Why do scientific names change?

It is difficult for some people to understand why taxa names change. People find that they go to the trouble of learning a whole set of Latinized names, and then a few years or decades later they check another respectable source, and... so many names have changed, some of them completely! Why?

This can seem arbitrary and annoying, but these changes are an attempt to reflect more accurately both the historical details of the naming of taxa (the nomenclature) and the increase in knowledge about the actual relationships between organisms (the taxonomy).

There are hundreds of reasons why a taxon name can change, but here are a few examples:


Sometimes a species name will change as a result of nomenclatural research, for example, because someone has discovered that there is an older, perfectly valid name, for the same taxon.


Ever since Darwin, the taxonomy of organisms is required to attempt to reflect their phylogeny -- in other words, how organisms are classified is supposed to represent their tree of descent.

Because of this...

Sometimes it is discovered that a species needs to be moved to another genus, or even to a brand new genus.

Sometimes a genus is broken up into many genera, as per the sea-snail genus "Conus".

Sometimes a family is broken up into many families, as per the sea-snail family "Turridae".

All these changes have good reasons behind them. We may not like the demands that all these changes put upon us, but basically we only have three choices...

  1. We can give up on the scientific names entirely, and use only common names, which have their own set of confusions.
  2. Or we can keep using the old scientific names and risk not being understood.
  3. Or we can make the effort to learn the new names.

Currently in biology, molecular research is leading to a lot of discoveries about taxa at every level, so a great number of taxonomic changes are resulting, and will continue to result from this.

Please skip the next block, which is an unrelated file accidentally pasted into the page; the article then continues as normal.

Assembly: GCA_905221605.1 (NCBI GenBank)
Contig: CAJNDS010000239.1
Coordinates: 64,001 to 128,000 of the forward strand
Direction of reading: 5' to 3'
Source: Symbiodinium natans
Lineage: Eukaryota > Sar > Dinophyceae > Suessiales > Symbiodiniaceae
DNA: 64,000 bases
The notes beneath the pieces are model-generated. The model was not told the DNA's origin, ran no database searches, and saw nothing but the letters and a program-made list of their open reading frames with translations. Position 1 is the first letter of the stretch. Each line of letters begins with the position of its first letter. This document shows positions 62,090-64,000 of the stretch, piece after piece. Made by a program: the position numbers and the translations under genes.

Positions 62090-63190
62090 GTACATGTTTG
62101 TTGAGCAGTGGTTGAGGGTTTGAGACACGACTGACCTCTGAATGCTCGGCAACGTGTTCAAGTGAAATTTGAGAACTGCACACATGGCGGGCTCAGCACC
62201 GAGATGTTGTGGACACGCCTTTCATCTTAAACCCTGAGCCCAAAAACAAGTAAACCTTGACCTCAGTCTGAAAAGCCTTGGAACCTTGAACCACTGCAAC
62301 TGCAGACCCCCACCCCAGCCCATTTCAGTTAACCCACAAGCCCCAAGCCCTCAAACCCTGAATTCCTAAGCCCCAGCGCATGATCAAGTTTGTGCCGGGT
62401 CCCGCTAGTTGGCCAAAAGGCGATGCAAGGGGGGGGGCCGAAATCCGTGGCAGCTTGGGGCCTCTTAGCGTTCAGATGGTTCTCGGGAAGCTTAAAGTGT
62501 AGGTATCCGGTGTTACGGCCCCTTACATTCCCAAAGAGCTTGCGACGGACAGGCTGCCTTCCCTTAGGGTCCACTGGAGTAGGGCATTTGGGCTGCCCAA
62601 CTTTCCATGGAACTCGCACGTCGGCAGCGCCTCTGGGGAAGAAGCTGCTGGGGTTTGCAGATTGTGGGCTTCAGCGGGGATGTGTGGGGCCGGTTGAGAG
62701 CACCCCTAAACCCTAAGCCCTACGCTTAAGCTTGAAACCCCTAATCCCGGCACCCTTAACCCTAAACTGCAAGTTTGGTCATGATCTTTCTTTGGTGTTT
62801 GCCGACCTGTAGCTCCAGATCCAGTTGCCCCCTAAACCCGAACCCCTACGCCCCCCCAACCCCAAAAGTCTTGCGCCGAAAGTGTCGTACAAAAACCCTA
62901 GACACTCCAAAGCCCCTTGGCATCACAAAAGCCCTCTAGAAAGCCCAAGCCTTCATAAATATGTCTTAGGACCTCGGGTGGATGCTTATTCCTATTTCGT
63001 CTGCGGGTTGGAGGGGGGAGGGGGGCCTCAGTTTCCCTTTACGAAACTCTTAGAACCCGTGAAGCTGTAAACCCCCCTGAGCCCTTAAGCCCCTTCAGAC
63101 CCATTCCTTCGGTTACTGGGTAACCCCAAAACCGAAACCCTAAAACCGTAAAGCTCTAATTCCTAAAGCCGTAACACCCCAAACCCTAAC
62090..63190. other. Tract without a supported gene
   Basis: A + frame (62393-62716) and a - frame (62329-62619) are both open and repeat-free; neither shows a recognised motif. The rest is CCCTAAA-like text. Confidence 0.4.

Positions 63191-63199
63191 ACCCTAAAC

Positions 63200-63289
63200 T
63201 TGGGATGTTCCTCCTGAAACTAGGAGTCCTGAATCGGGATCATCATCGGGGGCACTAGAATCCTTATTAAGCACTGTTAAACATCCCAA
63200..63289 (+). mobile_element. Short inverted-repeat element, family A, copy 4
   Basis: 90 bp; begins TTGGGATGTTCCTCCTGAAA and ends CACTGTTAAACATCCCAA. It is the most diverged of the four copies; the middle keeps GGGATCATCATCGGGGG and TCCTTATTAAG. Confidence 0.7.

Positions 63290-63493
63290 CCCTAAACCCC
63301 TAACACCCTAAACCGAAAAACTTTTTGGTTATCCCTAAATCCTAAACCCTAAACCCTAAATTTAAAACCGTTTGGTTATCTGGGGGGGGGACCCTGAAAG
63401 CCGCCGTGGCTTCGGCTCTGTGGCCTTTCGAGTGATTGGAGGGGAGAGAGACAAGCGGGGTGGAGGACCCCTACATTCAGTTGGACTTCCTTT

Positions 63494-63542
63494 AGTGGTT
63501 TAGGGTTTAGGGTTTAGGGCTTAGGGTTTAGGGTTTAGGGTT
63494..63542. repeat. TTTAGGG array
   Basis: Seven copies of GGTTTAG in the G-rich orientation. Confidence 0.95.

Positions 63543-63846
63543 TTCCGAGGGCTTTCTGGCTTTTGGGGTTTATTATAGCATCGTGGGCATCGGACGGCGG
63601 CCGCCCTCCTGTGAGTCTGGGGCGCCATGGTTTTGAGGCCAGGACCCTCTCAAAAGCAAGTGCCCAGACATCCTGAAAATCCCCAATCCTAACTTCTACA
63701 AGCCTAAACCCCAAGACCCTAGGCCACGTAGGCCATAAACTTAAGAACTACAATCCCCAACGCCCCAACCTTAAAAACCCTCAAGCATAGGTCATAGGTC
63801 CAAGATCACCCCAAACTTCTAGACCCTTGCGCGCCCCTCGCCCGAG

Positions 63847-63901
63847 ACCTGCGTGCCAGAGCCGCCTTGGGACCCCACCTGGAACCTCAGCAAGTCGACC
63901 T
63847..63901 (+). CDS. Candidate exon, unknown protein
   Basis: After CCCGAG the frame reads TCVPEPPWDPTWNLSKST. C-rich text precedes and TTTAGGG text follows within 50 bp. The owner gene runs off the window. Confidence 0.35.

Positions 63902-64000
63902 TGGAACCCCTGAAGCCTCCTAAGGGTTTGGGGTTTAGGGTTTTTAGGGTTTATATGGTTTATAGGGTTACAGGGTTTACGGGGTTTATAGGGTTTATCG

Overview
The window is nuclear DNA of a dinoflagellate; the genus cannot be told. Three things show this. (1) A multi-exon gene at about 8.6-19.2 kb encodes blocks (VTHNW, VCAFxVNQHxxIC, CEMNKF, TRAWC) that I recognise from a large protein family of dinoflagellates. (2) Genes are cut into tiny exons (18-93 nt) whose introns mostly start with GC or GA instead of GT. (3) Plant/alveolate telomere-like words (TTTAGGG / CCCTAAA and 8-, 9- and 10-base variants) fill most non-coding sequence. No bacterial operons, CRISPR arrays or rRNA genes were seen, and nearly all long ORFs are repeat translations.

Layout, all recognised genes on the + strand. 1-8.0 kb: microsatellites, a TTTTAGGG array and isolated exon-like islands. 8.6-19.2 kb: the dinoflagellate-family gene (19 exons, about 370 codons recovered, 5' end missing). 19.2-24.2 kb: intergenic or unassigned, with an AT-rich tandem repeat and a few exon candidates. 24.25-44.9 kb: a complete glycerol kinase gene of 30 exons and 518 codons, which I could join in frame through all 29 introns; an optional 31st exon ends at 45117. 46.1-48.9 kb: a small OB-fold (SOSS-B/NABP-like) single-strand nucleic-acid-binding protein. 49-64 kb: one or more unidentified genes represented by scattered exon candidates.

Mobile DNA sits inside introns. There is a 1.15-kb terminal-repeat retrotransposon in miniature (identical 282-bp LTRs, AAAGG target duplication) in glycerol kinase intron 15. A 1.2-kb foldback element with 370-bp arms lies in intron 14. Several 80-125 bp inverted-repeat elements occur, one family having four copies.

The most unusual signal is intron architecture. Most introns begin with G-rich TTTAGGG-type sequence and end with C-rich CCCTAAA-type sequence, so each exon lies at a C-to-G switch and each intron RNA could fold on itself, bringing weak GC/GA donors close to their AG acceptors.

Fasten your seat belts; it's going to be a bumpy few decades!

Publicado el marzo 3, 2016 05:24 TARDE por susanhewitt susanhewitt


Fotos / Sonidos




Mayo 22, 2015


Nevis (Google, OSM)


A very worn shell of this species, but a fairly large one.


Great post, Susan! I certainly have done my fair share of lamenting over changed names (buh-by, Pollinices; buh-by and hullo again, Tegula) but I am glad to know that it is often our better understanding of how they fit into the grand evolutionary picture that prompts the change. I don't always understand cases of seemingly rapid succession of changes, as seemed apparent to me with the current Megastraea undosa, which shifted names (three times I think) during the short (in evolutionary time) period I was researching, writing, and publishing my graduate thesis which featured the Wavy Turban as a supporting character. It's hard to avoid the embarrassment of publishing the wrong name in those cases, although I suspect there is some level of forgiveness there.

Publicado por gbentall hace alrededor de 8 años

Yes, I am sad when a much-loved name, one that rolls off the tongue easily, disappears... but I do try my best to re-learn all the new names and stay current.

And yes, everyone in the business understands that when a genus changes three times in less than 10 years, people are going to get caught using one of the older names. No big deal. :)

Publicado por susanhewitt hace alrededor de 8 años

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